From the outside, Franklin Dining Commons, commonly referred to as “Frank,” looks something like a double decker Pizza Hut encased with windows. But the oddly shaped and weirdly laid out building is the friendliest dining commons on campus, serving a large portion of the University of Massachusetts’s on-campus population.
The dining room is located on the second floor, which is open from 7 a.m. to 10 p.m. Monday through Thursday and 7 a.m. to 9 p.m. on Fridays. Weekends have a different schedule; Saturday it is open 8 a.m. to 9 p.m., while Sunday it runs from 8 a.m. to 10 p.m. and often features a jazz band during the breakfast hours.
Aesthetically, and of course sustainably, what sets Franklin apart from other eateries on campus, and for that matter in the country, is the permaculture garden situated on the side closest to the Fine Arts Center. The garden, which mimics nature, is used to provide fruits and vegetables to the dining commons.
As for the meat of the matter, either literally or figuratively, the food, Frank offers plenty of options. Dorm-side features a wide array of things, from the scheduled hot meals of the day to the daily selections of pizza. The food varies from day to day, occasionally the pizza is too dry or too greasy, though sometimes it is done just right.
On the edges of the main line of food, there is a buffet of vegetarian options, as well as a gluten-free bar available for those with alternative dietary needs. On the other end of the line, there are waffle machines and various selections of breads and bagels, spreads, butters and jellies suited to satisfy anyone with a hankering for breakfast or PB&J.
The wide assortments of bagels from poppy seed to everything may not be the most luxurious brand, but they’re certainly not bad. And if you are a fan of peanut butter, there is a station right next to them offering freshly ground peanuts.
Tying in with this, the sole kosher dining spot on campus is located in Franklin and readily able to serve anybody who requires its services. Housed on the adjacent sides of the main sections are the drink fountains, as well as the boiling water dispensers for tea, and two separate flavors of coffee.
Drinks are similar to all other dining commons with a couple of soda fountains and juice dispensers, however the distribution of them on opposite sides of the building is a nice personal touch.
On the side facing the Studio Arts Building and Fernald Hall, diners can help themselves to omelets or sushi – depending on the hour – a pasta bar, or an assortment of desserts, spanning from the generic soft serve ice cream flavors to a monstrous collection of hard ice creams that change on a daily basis. Other treats depend on the day, varying from cookies and pieces of cake to pudding and Jello.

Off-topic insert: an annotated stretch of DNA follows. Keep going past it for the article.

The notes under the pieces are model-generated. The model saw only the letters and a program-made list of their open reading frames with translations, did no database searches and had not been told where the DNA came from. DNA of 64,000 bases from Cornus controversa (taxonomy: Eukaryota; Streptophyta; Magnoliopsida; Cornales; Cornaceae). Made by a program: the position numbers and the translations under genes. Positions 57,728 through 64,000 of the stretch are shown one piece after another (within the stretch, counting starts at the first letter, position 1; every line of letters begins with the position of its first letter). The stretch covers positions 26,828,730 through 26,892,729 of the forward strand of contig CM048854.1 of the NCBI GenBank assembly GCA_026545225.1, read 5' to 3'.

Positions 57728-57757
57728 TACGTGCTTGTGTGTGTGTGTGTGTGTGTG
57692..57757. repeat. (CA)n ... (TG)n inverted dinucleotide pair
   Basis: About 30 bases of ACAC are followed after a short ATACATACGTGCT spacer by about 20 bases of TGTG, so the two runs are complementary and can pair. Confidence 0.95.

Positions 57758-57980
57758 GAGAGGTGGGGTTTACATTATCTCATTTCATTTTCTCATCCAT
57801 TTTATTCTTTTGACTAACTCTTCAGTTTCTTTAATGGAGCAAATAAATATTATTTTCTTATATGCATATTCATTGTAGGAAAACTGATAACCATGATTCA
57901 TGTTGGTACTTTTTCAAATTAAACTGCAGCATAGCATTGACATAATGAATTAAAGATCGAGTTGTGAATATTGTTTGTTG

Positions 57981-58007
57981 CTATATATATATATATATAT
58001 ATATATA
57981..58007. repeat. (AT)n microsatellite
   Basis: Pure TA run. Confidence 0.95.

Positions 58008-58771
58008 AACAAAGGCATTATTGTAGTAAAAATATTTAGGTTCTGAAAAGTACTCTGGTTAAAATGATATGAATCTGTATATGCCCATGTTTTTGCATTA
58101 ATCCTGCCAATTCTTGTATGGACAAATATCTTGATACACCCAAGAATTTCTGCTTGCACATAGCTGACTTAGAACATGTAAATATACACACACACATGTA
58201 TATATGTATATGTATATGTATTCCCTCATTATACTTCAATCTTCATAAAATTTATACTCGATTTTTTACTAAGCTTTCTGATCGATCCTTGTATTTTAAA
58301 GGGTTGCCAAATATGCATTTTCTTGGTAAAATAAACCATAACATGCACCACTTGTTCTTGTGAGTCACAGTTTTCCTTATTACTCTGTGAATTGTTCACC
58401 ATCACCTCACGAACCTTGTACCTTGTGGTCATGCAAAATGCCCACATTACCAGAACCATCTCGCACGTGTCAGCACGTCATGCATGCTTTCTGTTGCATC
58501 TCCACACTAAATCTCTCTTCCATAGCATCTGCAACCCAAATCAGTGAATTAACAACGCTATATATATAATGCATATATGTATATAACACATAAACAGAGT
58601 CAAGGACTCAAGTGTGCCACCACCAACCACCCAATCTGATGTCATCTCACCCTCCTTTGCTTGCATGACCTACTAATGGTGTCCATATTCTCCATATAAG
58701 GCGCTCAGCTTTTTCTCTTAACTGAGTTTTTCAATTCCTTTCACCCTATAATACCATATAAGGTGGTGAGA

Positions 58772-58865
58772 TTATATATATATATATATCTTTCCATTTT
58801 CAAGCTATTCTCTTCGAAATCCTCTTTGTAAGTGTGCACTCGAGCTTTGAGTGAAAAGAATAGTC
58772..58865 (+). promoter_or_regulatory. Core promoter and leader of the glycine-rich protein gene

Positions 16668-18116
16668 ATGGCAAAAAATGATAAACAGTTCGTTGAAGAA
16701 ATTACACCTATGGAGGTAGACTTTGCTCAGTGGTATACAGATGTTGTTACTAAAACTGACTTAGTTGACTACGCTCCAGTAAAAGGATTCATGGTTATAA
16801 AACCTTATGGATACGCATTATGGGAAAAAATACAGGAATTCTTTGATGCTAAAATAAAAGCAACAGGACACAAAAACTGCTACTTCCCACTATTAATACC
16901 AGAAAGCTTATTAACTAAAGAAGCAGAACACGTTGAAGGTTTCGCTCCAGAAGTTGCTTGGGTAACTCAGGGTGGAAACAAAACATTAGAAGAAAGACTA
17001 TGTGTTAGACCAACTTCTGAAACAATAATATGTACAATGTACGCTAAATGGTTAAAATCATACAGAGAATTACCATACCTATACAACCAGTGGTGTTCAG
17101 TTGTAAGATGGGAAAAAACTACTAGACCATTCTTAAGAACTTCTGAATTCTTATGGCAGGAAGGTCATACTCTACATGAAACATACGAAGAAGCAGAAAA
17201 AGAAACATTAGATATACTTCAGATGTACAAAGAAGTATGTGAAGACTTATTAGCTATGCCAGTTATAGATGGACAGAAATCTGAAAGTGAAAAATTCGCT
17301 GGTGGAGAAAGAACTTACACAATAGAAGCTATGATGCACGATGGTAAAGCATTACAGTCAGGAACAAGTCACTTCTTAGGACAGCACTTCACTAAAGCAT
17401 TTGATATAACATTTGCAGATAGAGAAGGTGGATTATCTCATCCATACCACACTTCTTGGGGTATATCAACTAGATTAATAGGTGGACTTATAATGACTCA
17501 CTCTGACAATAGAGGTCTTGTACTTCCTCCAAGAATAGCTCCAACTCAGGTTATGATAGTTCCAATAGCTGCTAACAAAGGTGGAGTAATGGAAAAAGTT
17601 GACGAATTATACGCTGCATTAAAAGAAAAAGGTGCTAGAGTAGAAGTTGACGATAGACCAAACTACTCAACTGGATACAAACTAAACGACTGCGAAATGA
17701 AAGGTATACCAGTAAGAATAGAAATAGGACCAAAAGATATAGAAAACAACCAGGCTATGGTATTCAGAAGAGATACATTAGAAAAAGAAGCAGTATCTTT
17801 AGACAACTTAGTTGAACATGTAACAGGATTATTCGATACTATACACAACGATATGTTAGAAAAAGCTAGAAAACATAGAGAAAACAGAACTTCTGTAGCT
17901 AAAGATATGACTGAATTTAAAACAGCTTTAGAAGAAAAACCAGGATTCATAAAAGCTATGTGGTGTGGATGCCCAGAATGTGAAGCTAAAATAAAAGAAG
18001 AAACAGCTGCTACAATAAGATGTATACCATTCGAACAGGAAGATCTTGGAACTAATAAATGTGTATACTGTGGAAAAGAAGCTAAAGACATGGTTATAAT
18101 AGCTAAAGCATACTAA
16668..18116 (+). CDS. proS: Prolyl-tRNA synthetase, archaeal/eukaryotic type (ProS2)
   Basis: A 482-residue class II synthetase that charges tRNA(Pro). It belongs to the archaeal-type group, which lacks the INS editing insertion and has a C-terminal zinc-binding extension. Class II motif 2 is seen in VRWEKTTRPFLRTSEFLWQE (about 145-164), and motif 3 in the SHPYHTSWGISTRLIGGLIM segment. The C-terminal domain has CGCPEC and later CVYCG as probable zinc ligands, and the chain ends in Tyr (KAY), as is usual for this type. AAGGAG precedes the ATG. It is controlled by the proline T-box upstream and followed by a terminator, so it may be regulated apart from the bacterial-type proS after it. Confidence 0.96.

At dinner time the dessert section can be swarming with people, but hassle usually goes no further than pushing your way through a crowd for a moment. If you’re a fan of the chocolate cake with chocolate frosting, you shouldn’t have a major issue grabbing a piece.
The campus-side serves the basic unhealthy American entrees such as burgers, fries, grilled cheese and hot dogs. When facing this display, to your right you’ll find the all-day made to order stir-fry bar, in which you can choose your assortment of vegetables and fixings to be prepared by the chefs. All the ingredients look and taste fresh, the chefs more than adept, and you’re even able to personalize your choice of rice or noodles.
All the way to the left you’ll find the sandwich bar, where Franklin employees make sandwiches and paninis to order. This sandwich bar differs from that of Worcester’s, considering the fact that in Franklin the sandwiches are prepared for you, as opposed to you making your own sandwich. The quality of meats and sandwich toppings are the same as other dining halls, but sometimes a sandwich made by somebody else just tastes better. The employees have always been friendly and adept at breezing through even the longest lines.
Those aspects aside, frequent flyers at Franklin have undoubtedly heard of the pervasive smell that can stick to your clothes suitably referred to as the “Frank stank.” The Frank stank has become something of a legend or myth on campus, some people argue that it sticks to their clothes for the rest of the day, but others continue to say it doesn’t exist. There is no conclusive evidence on the validity of the smell, however one thing is certain: if you eat at Franklin you’ve at least heard of it.
All of this being said, and while Franklin has proven itself to be a respectable dining hall, it is certainly the smallest on campus. During peak hours, it can be exceedingly difficult to find a table even if you’re by yourself, and the slow moving line has been known to snake all the way down to the door at the bottom of the ramp.
While these few demerits may stick to Franklin’s reputation, the pros may outweigh the cons for this one. Frank offers the warm welcoming atmosphere and pretty view, as well as a delicious variety of options, ready-made or cooked to order. Regulars will begin to recognize faces, and if you live near the DC, it can become less of a dining room and more of a hang out hub.
Thomas Verdone can be reached at [email protected]